Film Review – Midsommar

Posted in Uncategorized on August 15, 2019 by Reel Review Roundup

Midsommar (R) 

Director: Ari Aster

Starring: Florence Pugh, Jack Reynor

Four and a half stars

Review by: Julian Wright 

Prepare to be emotionally tormented yet again by writer/director Ari Aster.

Aster popped out of nowhere and caught us off guard with his nerve-shredding horror film Hereditary, about grief, loss and culty creeps (and a sensational performance by Toni Collette).

His second film Midsommar is another trip down the path of intense horror.

While dealing with a recent devastating family tragedy, the emotionally raw Dani (Florence Pugh) tags along with her dropkick boyfriend Christian (Jack Reynor) and his mates to a remote spot in Sweden for a festival.

When they arrive, the traditional events that the villagers act out as part of the festivities turn out to be tough to be increasingly tough to stomach and Dani senses that something sinister is at play.

It is best to keep details to a minimum because the best way to experience Midsummar, much like Hereditary, is to strap in for the ride and be surprised (and horrified) by the dark places that Aster takes us.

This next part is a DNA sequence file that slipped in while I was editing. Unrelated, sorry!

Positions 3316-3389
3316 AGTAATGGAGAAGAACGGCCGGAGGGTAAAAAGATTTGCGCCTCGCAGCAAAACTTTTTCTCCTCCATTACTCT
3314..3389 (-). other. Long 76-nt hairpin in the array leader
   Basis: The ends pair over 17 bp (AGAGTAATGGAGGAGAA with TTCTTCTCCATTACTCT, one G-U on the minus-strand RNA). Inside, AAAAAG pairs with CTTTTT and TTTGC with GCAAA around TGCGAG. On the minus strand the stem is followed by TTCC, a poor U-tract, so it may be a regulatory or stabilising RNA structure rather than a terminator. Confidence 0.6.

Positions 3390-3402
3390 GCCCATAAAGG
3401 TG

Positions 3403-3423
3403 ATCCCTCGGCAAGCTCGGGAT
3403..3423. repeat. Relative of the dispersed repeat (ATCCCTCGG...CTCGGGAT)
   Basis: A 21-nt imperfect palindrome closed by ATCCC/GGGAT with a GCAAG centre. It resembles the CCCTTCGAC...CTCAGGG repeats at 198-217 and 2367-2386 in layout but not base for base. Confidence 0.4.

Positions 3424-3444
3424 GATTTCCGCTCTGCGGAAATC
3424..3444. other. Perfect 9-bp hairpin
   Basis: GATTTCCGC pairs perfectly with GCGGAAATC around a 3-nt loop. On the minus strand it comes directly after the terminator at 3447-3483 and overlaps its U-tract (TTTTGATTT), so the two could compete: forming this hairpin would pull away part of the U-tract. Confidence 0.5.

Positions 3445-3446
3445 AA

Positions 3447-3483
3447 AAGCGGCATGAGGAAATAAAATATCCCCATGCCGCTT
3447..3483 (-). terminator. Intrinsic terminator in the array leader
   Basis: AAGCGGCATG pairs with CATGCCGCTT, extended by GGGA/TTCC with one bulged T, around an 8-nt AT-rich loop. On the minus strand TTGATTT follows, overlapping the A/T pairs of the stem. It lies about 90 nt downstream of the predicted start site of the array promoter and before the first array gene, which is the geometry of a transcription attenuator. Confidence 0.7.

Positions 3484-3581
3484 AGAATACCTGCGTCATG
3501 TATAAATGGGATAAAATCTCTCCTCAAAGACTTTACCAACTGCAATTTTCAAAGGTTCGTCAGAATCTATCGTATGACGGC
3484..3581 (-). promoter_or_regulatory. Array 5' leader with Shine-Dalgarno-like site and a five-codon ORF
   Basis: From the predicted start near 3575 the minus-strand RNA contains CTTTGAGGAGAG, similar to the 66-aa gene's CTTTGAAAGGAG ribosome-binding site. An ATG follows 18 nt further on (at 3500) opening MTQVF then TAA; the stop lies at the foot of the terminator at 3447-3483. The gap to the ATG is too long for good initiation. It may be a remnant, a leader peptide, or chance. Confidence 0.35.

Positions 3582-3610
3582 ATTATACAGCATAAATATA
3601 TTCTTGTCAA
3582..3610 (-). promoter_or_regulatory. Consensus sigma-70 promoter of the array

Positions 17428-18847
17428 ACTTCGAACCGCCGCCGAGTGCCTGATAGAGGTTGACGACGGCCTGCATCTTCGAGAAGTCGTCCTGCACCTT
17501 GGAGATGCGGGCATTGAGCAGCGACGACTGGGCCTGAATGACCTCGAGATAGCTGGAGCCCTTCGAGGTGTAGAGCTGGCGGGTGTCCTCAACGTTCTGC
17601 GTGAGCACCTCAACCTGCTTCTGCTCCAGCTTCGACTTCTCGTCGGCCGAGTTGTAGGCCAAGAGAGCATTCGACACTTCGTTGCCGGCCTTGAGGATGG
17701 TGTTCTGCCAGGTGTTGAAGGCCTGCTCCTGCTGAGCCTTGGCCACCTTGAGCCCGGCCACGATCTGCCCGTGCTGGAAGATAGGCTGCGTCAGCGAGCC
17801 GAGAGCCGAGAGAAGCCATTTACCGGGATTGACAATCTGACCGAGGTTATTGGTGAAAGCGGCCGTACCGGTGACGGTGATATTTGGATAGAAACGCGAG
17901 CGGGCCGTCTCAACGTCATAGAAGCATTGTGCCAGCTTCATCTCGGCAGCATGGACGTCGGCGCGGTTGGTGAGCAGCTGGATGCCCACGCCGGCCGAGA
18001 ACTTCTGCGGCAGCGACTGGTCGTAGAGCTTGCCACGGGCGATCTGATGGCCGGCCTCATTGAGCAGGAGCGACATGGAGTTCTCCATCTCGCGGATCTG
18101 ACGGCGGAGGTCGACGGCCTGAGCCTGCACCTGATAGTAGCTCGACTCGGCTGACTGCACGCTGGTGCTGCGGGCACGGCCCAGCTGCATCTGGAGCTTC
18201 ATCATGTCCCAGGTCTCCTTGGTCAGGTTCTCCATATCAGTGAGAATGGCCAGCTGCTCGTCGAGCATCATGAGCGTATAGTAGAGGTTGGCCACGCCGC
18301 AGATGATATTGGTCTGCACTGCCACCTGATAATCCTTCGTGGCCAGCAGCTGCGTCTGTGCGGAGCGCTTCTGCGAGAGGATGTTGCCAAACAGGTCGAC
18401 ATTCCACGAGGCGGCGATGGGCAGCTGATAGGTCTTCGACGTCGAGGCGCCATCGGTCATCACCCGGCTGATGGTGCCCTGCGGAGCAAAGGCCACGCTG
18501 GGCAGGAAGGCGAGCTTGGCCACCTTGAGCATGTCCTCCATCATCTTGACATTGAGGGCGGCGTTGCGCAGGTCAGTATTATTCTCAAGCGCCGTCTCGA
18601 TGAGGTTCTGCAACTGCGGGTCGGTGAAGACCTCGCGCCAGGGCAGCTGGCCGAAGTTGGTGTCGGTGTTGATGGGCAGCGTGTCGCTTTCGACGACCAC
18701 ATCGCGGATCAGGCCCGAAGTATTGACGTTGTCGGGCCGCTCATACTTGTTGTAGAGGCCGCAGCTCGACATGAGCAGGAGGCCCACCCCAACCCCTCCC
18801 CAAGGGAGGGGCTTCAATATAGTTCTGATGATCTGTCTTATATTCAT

Now, it is understandable that some people may not want to spend 2.5 hours in state of depression and emotional exhaustion along with Aster’s characters – he tends to throw us in the deep end from the get go so that we are immediately on edge.

There is no relaxing in an Aster film; even when these characters reach their sunny, idyllic destination, the sense of dread is still heavy.

The jumping off point in both of Aster’s films are very similar; characters experiencing horrendous tragedies that we are not sure they could even recover from, but his exploration of grief is effective.

While Hereditary was drenched in gloomy cinematography to add to its creepy atmosphere, Midsommar plays out mostly on beautifully sunny daylight. Aster’s ability to create the same terrifying atmosphere is uncanny.

Midsommar will make you gasp and squirm, and you will likely emerge at the end feeling more stressed than ever before. That is quite a cinematic achievement.

Film Review: Fast & Furious Presents: Hobbs & Shaw